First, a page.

Take the 2-minute tour ×
Stack Overflow is a question and answer site for professional and enthusiast programmers. It's 100% free, no registration required.

I'm trying to do something like this after clicking a button:

case R.id.bcheckConnection:
        if (IPok()) {
            PlcState.ErrPlc = false;
            Constant.adressIpPlc = adresIp.getText().toString();

            final ProgressDialog dialog =     ProgressDialog.show(Main.this, "", "Trying to connect...");
            new Thread(new Runnable() {
                public void run() {
                    timeout = network.testConnection(Constant.adressIpPlc, 102, 20000);
                    dialog.dismiss();
                }
            }).start();

            if (timeout > -1) {
                PlcState.ErrPlc = false;

                stanPolaczenia.setText("Connection established. Timeout = ");
                stanTimeout.setText(Long.toString(timeout));
                currentIp.setText(Constant.adressIpPlc);

            } else {
                PlcState.ErrPlc = true;
                stanPolaczenia.setText("Error");
                stanTimeout.setText("");
                currentIp.setText(Constant.adressIpPlc);
            }
        } else {
            Toast.makeText(Main.this, "Wrong IP", Toast.LENGTH_LONG).show();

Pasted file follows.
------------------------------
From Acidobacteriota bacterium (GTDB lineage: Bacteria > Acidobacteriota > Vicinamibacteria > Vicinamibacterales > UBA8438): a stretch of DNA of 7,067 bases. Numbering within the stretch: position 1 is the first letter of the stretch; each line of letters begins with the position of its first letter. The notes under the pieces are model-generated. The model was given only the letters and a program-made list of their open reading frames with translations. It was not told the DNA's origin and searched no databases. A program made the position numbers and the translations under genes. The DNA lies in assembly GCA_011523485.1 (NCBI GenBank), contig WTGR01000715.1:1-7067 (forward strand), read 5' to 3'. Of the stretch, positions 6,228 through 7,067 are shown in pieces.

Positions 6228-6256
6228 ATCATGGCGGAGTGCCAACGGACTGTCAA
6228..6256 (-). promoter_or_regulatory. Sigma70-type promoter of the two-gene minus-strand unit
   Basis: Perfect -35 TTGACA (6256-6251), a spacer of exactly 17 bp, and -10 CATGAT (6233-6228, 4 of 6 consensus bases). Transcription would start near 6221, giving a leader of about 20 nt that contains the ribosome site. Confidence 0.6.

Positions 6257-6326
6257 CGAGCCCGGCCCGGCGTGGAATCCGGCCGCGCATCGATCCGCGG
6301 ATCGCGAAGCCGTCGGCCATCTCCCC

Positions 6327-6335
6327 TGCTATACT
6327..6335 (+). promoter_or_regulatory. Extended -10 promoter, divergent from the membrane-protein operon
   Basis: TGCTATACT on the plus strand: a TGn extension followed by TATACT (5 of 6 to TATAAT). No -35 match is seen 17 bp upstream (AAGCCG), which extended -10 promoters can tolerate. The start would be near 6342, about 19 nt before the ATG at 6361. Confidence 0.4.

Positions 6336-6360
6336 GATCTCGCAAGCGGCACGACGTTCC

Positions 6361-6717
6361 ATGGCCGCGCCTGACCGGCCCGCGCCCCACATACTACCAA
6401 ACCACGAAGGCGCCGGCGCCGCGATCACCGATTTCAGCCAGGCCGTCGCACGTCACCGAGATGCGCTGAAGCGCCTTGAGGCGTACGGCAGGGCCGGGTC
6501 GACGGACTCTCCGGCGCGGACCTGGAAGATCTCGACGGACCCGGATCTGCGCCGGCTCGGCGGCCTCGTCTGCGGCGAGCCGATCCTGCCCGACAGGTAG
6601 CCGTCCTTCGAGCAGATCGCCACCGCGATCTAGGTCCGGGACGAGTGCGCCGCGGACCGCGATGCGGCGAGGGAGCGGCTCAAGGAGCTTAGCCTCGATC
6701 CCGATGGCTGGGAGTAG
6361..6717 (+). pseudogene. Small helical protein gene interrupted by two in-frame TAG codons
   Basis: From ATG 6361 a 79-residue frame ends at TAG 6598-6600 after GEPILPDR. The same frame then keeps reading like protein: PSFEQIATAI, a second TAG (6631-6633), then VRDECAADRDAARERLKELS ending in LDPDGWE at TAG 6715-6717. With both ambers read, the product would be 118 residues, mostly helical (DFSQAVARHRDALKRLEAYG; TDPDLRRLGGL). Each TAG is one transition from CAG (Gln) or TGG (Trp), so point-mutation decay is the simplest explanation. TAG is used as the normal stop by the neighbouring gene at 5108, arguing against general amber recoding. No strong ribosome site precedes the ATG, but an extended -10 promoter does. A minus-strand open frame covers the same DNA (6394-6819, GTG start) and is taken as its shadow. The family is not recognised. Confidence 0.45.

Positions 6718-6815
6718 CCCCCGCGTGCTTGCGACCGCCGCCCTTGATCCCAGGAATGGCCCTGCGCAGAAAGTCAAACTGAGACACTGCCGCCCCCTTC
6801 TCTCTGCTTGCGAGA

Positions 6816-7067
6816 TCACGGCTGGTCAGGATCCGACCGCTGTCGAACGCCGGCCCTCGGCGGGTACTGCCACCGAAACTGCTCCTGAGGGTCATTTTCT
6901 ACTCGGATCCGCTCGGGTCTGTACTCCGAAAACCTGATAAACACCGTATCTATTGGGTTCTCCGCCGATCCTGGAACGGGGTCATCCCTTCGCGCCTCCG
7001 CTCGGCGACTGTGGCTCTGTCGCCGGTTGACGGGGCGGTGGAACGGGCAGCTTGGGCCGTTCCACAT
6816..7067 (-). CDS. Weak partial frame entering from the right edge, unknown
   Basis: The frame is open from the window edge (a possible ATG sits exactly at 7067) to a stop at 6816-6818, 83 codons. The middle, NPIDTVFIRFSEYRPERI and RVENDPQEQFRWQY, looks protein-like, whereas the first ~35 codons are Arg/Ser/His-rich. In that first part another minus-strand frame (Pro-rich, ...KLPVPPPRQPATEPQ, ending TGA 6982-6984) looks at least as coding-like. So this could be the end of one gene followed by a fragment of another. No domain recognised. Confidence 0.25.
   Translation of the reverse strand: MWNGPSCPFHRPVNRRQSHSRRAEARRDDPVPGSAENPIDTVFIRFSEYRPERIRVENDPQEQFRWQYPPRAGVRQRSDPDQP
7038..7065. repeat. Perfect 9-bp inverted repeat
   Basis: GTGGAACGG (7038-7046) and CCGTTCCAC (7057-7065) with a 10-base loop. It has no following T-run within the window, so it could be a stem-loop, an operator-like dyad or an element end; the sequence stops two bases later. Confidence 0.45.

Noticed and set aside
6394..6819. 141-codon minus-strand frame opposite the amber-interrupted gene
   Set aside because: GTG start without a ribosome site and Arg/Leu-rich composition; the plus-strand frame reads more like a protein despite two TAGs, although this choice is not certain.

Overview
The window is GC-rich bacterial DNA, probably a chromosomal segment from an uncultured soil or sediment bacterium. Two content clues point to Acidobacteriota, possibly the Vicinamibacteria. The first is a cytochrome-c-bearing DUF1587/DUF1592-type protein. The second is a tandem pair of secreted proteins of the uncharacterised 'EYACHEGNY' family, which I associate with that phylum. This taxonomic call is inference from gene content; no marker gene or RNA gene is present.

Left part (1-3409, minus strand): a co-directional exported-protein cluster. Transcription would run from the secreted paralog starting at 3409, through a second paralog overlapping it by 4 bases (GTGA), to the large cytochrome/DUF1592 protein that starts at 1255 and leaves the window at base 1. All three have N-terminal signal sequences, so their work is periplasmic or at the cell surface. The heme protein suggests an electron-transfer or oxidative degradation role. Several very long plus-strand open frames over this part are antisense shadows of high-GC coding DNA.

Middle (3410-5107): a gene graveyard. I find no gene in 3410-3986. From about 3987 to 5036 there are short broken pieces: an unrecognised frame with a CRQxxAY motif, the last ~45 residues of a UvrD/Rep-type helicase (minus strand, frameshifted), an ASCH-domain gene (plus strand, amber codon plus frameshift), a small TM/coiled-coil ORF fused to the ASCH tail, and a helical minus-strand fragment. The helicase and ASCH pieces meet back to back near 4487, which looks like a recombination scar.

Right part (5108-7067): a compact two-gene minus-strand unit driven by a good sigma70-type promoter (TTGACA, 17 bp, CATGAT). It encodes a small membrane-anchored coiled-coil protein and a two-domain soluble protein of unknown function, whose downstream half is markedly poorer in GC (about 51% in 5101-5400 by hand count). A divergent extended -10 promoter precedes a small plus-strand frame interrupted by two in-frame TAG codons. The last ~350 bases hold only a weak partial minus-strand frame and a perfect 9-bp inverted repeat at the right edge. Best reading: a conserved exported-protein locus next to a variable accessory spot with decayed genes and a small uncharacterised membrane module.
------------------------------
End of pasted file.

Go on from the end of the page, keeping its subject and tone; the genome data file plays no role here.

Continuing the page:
}
        break;

So is it possible to change text AFTER thread stops running?

share|improve this question
3  
Why not use an AsyncTask? It has onPostExecute(), which runs on the UI thread. –  Eric Jan 3 '13 at 23:28
    
Thanks, I'll use AsyncTask. It makes more sense. –  iluvatar Jan 3 '13 at 23:43
    
Is it possible then to change value od TxtView which was referenced (findViewById) in onCreate method? –  iluvatar Jan 4 '13 at 0:08
    
Yes, keep it as a member variable in your class. –  Eric Jan 4 '13 at 1:02

1 Answer 1

up vote 1 down vote accepted

You can use Thread.join() to block the current thread until the given thread is finished:

Thread myThread = new Thread(new Runnable() {
    public void run() {
       // Do something
    }
});
myThread.start();

// Do some things

// and block current thread until myThread is finished
myThread.join();

// Continue execution after myThread got finished

Edit: As @Eric already mentions in the question comments: for your (example) situation it seems to make more sense to use AsyncTask. It has two events (that are called on the UI thread), so you can update your UI with progress updates and when the task finished. For an AsyncTask example see: AsyncTask Android example

share|improve this answer
1  
Does that not defeat the whole purpose of doing something on another thread? –  Eric Jan 3 '13 at 23:29
    
Before waiting on myTHread you can do all kind of things. Call join() after you are done and really need myThread to be finished. In my example, it indeed defaults the purpose of threads completely yes. I have updated my answer to make this (more) clear. –  Veger Jan 3 '13 at 23:32

Your Answer

 
discard

By posting your answer, you agree to the privacy policy and terms of service.

Not the answer you're looking for? Browse other questions tagged or ask your own question.